Our Naval Bases Are Going Underwater
'Our Bases and Stations on the Coast Are Going Underwater'
This past July, in a Congressional hearing on “The Status and Outlook for U.S. and North American Energy and Resource Security,” retired Marine Brigadier General Stephen A. Cheney offered a dire warning for many current military bases in coastal locations.
“From the tactical side our bases and stations on the coast are going underwater. Norfolk [in Virginia] is the prime example. It’s closed dozens of times a year now because of flooding both from rain and sea level rise,” Cheney explained. “We’re going to have to talk about relocation of our bases and stations that are on the coast."
Sea level rise and coastal flooding represent a well-documented threat to national security. Yet less than a month after General Cheney’s testimony in Congress, the Trump administration rolled back an Obama-era regulation designed to “improve the resilience of communities and federal assets against the impacts of flooding.”Trump's climate change denial is seriously endangering our country and its security. I know a lot of people aren't able to see our brutal future especially Trump supporters. Trump's denial is putting our country, the whole world really at such a great risk that rivals the worst any President has ever done to our Country. I am certain his villainy will be rewarded with reprobation (look it up).
“Sea level rise and the risk of severe flooding are a reality for communities across the country,” Curbelo said in a statement in response to Trump rolling back the regulation. “This Executive Order is not fiscally conservative, it's irresponsible, and it will lead to taxpayer dollars being wasted on projects that may not be built to endure the flooding we are already seeing and know is only going to get worse.”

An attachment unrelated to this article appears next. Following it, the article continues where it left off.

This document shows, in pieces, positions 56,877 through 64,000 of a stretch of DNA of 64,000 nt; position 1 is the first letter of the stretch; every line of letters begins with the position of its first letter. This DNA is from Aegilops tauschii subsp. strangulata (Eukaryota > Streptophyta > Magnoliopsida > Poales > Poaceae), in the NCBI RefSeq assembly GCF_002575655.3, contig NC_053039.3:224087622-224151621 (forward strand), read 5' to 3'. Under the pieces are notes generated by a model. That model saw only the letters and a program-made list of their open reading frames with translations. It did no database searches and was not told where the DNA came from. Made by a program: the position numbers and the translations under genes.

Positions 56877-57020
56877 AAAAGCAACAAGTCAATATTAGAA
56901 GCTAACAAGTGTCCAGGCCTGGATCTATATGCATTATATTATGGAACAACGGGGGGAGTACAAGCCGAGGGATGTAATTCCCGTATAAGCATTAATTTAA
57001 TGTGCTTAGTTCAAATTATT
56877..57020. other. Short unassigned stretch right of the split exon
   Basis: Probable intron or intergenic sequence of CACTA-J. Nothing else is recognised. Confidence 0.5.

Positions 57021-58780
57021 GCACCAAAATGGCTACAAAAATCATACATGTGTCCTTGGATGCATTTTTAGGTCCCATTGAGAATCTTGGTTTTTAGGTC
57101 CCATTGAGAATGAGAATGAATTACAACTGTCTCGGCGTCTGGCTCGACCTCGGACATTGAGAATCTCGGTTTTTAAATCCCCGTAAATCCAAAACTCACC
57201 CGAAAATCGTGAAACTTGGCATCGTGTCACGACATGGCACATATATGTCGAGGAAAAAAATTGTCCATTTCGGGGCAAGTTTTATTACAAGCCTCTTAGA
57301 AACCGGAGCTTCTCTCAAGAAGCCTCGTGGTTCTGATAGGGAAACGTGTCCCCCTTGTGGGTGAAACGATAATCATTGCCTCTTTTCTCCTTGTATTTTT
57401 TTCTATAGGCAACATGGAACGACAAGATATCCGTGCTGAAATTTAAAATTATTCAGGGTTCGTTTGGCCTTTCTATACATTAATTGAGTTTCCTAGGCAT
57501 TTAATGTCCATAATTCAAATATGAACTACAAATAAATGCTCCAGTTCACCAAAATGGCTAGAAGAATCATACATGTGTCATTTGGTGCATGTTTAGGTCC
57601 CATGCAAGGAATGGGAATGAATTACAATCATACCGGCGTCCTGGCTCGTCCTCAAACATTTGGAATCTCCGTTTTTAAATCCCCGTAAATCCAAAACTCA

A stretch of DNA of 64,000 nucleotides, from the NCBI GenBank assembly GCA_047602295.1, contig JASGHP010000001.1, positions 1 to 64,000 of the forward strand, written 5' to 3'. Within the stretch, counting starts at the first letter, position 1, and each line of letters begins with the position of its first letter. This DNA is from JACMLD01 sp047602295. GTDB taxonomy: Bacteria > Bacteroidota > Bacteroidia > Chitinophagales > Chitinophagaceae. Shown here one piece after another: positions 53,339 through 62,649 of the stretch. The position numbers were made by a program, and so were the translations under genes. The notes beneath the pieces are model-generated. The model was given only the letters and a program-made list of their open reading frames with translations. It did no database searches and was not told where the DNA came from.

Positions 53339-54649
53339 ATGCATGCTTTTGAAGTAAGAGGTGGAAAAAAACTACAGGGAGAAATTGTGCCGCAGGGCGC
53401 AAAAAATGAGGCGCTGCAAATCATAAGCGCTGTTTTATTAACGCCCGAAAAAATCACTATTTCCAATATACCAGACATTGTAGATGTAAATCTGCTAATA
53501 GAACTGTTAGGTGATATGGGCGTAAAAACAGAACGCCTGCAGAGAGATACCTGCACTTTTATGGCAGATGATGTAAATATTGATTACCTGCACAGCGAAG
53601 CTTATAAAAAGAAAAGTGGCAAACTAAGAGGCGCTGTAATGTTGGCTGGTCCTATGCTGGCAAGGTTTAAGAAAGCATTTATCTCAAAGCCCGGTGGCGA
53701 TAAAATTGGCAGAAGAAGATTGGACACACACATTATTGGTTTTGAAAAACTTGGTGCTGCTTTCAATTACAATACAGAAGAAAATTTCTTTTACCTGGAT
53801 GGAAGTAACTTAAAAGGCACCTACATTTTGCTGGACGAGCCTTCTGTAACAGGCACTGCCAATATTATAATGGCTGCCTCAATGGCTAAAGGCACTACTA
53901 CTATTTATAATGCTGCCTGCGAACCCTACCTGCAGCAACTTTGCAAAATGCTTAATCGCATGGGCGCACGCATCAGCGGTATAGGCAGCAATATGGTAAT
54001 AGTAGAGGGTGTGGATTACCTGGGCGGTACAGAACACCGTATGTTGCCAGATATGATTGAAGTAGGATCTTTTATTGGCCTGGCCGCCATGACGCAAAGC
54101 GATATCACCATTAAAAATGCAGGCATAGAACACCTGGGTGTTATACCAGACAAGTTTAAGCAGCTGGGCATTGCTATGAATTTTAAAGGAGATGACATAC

The draft climate report recently published by The New York Times estimates that sea level rise of 4 to 7 inches is “very likely” by 2030. This would make a noticeable difference in southern Florida. The same draft report estimates a potential for up to 8 feet of sea level rise by 2100. That would eliminate a lot of Rep. Curbelo’s district.
New Orleans is one of those cities and is again being threatened by Harvey and will be inundated again only weeks after another inundation.
Climate Change Compounds Louisiana Flooding Threat a Year After Historic Floods
“By not really dealing with the issues of climate change, they are setting us up to fail,” Foytlin told me during a recent phone call. She is sick of hearing politicians praise the resilience of Louisiana’s residents after a storm. “Resilience” to her is code for ‘We are going to continue to allow this to happen to you, and then pat you on the back and tell you about what a great job you are doing bouncing back.” She believes that “by not really looking at climate change, things will only get worse.”
Foytlin’s daughter Jayden is one the plaintiffs in a lawsuit brought by a group of 21 youths seeking immediate federal action to prevent climate change. The flood reinforced Jayden’s stance that the time to stand up and fight back is now. “Being directly affected in my home made the case that much more important to me,” she told me.
The American Society of Civil Engineers 2017 Infrastructure Report Card gave the country’s infrastructure a “D.” Each state gets its own grade. Louisiana got a D+. Not the kind of grade that comforts one going into the peak of hurricane season.
A draft climate change report by 13 federal agencies which was leaked early this year and re-published by the New York times on August 7 states that Americans are feeling the effects of climate change right now. Meanwhile, living in southern Louisiana, Ground Zero for the impacts of climate change, has become too much like playing Russian Roulette, particularly for those who just want the rain to stop.
Those denying climate change have their heads firmly buried in sand, and since many of them are in control of our Country, we are in trouble.